The commander of the U.S. Navy's 5th Fleet expressed doubts Friday about the wisdom of launching attacks against Somali pirates on land — a proposal the U.S. is circulating to the U.N. Security Council.
U.S. Vice Adm. Bill Gortney told reporters that striking pirate camps presents problems because it is difficult to identify them and the potential for killing innocent civilians "cannot be overestimated."
"They're irregulars — they don't wear uniforms," said Gortney, who oversees a coalition of navies fighting piracy off Somalia.
In a wide-ranging interview at his 5th Fleet headquarters, Gortney said such strikes are an effort to go for an easy military solution to a problem. He says the better solutions are to improve the security, stability and government in Somalia, and to clear up legal hurdles so that militaries that capture pirates can detain them and bring them to trial.
Currently, most foreign navies patrolling the Somali coast have been reluctant to detain suspects because of uncertainties over where they would face trial, since Somalia has no effective central government or legal system.
Signs of progress
The draft U.N. Security Council resolution proposes that all nations and regional groups cooperating with Somalia's U.N.-backed government in the fight against piracy and armed robbery "may take all necessary measures ashore in Somalia."
Bush administration officials in Washington say that while the proposal would give the U.S. military more options in confronting the pirates, it does not mean the U.S. is planning a ground assault.
Gortney said progress is being made in the international effort to stem the recent spike in pirate attacks on commercial vessels off the Somali coast. He said this includes efforts to change the legal requirements so navies can detain and send captured pirates to trial. And, he said, more shipping companies are adding security guards.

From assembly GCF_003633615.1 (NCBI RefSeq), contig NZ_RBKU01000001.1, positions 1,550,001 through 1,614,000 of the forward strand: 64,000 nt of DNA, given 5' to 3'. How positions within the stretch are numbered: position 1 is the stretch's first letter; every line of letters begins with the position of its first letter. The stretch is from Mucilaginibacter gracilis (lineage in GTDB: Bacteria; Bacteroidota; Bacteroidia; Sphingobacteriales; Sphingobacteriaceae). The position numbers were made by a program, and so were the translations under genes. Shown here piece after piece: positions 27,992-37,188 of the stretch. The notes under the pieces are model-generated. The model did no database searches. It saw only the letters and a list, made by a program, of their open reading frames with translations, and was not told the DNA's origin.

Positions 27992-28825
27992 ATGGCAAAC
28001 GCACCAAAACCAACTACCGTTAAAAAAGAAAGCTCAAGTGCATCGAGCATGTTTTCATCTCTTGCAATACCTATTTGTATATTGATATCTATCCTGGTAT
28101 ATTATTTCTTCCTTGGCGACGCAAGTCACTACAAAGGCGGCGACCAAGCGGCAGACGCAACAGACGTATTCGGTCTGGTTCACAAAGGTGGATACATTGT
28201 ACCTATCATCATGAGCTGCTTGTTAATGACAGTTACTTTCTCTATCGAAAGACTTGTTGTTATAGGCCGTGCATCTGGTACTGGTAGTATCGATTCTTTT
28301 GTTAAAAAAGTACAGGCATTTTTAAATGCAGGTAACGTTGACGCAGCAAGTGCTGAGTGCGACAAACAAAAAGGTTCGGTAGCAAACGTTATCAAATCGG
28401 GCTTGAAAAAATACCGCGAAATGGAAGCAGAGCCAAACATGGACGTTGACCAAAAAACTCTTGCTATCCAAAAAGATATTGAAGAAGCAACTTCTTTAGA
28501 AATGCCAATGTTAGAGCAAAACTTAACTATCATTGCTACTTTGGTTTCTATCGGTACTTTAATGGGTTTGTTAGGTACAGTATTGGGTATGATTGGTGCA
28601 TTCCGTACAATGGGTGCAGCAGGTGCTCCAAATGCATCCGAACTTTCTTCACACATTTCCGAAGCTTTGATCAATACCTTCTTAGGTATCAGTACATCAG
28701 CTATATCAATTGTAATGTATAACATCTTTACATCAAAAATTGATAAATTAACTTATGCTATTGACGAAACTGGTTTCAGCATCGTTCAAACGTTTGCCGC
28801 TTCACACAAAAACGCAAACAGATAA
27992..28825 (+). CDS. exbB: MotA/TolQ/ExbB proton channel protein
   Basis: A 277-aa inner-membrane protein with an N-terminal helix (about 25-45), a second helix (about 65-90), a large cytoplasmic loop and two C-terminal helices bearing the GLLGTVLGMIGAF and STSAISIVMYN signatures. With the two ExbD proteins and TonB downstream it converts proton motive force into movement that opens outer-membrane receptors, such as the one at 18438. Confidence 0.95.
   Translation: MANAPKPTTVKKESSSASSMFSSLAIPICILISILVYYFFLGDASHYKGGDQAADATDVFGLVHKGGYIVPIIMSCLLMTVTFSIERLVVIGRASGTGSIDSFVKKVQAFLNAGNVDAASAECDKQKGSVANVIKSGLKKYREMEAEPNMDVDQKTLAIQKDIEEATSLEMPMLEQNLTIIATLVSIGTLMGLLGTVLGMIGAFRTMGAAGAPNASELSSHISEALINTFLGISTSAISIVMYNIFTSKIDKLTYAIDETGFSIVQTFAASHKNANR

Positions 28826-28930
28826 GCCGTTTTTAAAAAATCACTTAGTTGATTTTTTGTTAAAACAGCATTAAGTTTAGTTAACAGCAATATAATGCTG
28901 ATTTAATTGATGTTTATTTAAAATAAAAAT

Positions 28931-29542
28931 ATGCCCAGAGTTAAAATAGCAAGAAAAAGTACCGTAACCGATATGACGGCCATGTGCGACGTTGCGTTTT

Since the end of August, Gortney said, coalition ships have disrupted potential pirate attacks 50 times, throwing guns overboard and sinking small skiffs. But in many instances they had to release the people on the ships because of the legal hurdles.
Gortney also rejected the idea of a naval blockade along the Somali coast, saying it would be an act of war. And the size of the coastline would require so many ships that "it would be very, very difficult."
Objections from other nations
At the United Nations, the U.S. proposal is running afoul of some Security Council members such as South Africa and Indonesia that have often voiced sovereignty concerns about a major initiative, particularly by the council's major Western powers.
Indonesian Ambassador to the U.N. told reporters Friday in New York that the U.S. plan could conflict with the U.N.'s "Law of the Sea" treaty, which sets rules and settles disputes over navigation, fishing and economic development of the open seas and establishes environmental standards.
"I still have a problem with this onshore business," said the ambassador, Marty Natalegawa. "We have a regime that governs the law of the seas ... and we cannot simply willy-nilly and as we please set that aside as a situation dictates."
Concerns over treaty provisions
The Law of the Sea Convention was concluded in 1982 and went into effect in 1994. As of last month it had been ratified by 157 nations — including Somalia, Indonesia and South Africa — but not the United States.
The treaty recognizes sovereign rights over a country's continental shelf out to 200 nautical miles and beyond if a country can substantiate its claims. Former President Ronald Reagan opposed U.S. participation because of a provision on deep seabed mining, while Senate Republicans contended the treaty would subject the U.S. military and economy to a hostile international bureaucracy.
Last year, though, it won backing in the Senate Foreign Relations Committee and President George W. Bush pushed unsuccessfully for Senate ratification. They worried that the melting of the global ice cap would trigger a rush of claims by Arctic countries, including Russia.
Natalegawa emphasized that any solution to Somalia's piracy boom must also include a peace process.
"The parties need to be sitting down somewhere, somehow and just to talk. And then we have a peace to be kept, for peacekeeping operations," he said. "But now we are having countries, as they wish, (deciding) to just pick and choose an a la carte question — which piece that they want to be discussing. That is why we are in like a Catch-22, like a vicious circle."